Japan-US Business Report LogoJapan-U.S. Business Report

No. 346, July 1998

Issue Index

Japanese Companies in the US


TELECOMMUNICATIONS

Japanese businesses and individuals in the United States now have the option of using a transplanted provider of domestic long-distance and transpacific calling services. JAPAN TELECOM CO., LTD.'s New York City subsidiary is charging a flat 30 cents a minute for calls to Japan and 12 cents a minute for calls anywhere in this country. JAPAN TELECOM AMERICA INC. also provides service to most other countries of the world. With its own U.S. facilities, the company plans to wholesale capacity between the United States and Japan and other Asian countries and to add frame relay, ATM (asynchronous transfer mode) and leased-line services for corporate customers. Japan Telecom announced that it would cut the fees it charges American carriers for completing calls in Japan by 25 percent to 15 cents a minute. The Federal Communications Commission made the start of U.S.-Japan service contingent on that change, although Japan Telecom says that it is lowering its interconnection charges for competitive reasons.

On July 1, NTT WORLDWIDE NETWORK CORP. connected its Arcstar frame-relay network with the IBM Global Network frame-relay system operated by INTERNATIONAL BUSINESS MACHINES CORP., thereby providing corporate customers end-to-end data transmission capabilities around the world. The tie-up extends Arcstar's service area to 46 countries from the nine served by NTT Worldwide Network and foreign subsidiaries of NIPPON TELEGRAPH AND TELEPHONE CORP. group members. NTT Worldwide Network and IBM are jointly marketing the service. They also are cooperating on maintenance and billing.

To bring "fiber-to-the-home" technology closer to realization, NIPPON TELEGRAPH AND TELEPHONE CORP. and BELLSOUTH CORP. are pooling their technical knowledge on high-speed optical-fiber network access systems. The specific goal of their R&D collaboration is to drive down the cost of FTTH equipment by developing de facto international standards for the device that allocates optical-fiber signals coming into the home to targeted destinations, such as a television, a PC, a telephone or a LAN (local area network). The broader objective is to make available to homes inexpensive communications services combining video, telephone and data. NTT plans to connect homes in Japan to an optical-fiber network early in the 21st century. It and Atlanta-based BellSouth will propose the outcome of their work to the Full Service Access Network, a group of 14 international communications companies that have teamed up to develop common broadband access system specifications.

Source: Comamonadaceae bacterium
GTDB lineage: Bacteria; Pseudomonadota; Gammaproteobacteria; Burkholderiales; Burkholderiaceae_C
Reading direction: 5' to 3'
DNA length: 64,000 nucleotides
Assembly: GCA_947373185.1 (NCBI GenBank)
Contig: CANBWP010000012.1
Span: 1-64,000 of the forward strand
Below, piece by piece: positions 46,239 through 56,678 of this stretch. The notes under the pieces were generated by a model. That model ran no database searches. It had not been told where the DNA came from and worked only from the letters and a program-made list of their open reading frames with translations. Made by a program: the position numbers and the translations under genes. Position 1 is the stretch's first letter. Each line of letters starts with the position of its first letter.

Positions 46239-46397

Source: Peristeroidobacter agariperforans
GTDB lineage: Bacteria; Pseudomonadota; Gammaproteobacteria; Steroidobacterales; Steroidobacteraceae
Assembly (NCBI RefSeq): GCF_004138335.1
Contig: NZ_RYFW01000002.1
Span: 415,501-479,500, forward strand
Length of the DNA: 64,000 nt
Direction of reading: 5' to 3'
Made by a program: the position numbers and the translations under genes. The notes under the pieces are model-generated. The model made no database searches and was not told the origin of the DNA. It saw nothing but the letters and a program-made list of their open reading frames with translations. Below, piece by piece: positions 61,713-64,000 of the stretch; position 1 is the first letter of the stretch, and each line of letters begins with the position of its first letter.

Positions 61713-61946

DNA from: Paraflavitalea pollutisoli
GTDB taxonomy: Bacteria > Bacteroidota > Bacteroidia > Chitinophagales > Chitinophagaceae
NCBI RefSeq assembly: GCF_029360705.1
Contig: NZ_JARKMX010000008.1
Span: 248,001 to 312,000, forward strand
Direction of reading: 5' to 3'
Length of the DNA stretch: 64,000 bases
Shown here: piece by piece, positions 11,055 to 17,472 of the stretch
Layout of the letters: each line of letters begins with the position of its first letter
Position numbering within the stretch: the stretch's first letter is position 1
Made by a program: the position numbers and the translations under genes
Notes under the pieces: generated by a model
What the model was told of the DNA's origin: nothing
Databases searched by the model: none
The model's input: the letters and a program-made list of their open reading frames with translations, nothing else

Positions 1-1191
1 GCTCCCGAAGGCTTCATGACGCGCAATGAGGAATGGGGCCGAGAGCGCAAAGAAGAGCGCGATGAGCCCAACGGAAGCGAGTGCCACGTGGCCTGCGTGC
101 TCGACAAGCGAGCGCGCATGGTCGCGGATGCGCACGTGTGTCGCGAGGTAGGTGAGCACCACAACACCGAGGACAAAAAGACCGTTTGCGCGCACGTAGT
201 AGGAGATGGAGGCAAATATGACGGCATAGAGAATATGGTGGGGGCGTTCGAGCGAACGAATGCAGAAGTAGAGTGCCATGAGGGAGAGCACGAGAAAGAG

The first product resulting from the April alliance between SONY CORP. and MICROSOFT CORP. (see Japan-U.S. Business Report No. 344, May 1998, p. 7) should be ready in 1999. It will be a device to bring video-on-demand, on-line shopping and other two-way services to cable television subscribers. The interactive CATV equipment will combine a set-top box engineered by Sony with Microsoft's Windows CE embedded operating system. The device will be marketed to TELE- COMMUNICATIONS, INC. and other American cable television operators.

SONY CORP. also has tied up with CISCO SYSTEMS, INC. in its quest to be at the forefront of the digital home appliance market. Their work will focus on technology to transmit two-way data flows over CATV networks using faster, higher-capacity coaxial cable rather than the telephone lines now used by cable operators to provide digital services. Drawing on Cisco's Internet Protocol technology, Sony plans to develop a TCP/IP-compliant cable modem that will allow direct connections between PCs and such digital appliances as TVs and audio systems. The new product could hit the U.S. market in 2000.

To expand the North American supply of digital cellular telephones conforming to the CDMA (code-division multiple access) standard, SONY CORP. is producing this product at its Tijuana, Mexico subsidiary for QUALCOMM PERSONAL ELECTRONICS. The joint venture with CDMA licensor QUALCOMM INC. now makes 400,000 cell phones a month at its San Diego, California plant. Sony's Mexican operation adds 50,000 units to that monthly total. QPE's output, which includes PCS (personal communications services) digital mobile phones, is sold under both the Sony and the Qualcomm names.

Osaka's MEGACHIPS CORP., the developer of a digital video transmission system, is projecting initial-year sales of $2 million for its first offshore subsidiary. DIGITAL IMAGE, INC., located in Cupertino, California, is lining up marketing channels for the product. It hopes to tie up with an American company to tailor equipment incorporating its parent's moving-image compression and transmission technologies to U.S. market requirements.

An exchange rate of ¥140=$1.00 was used in this report.
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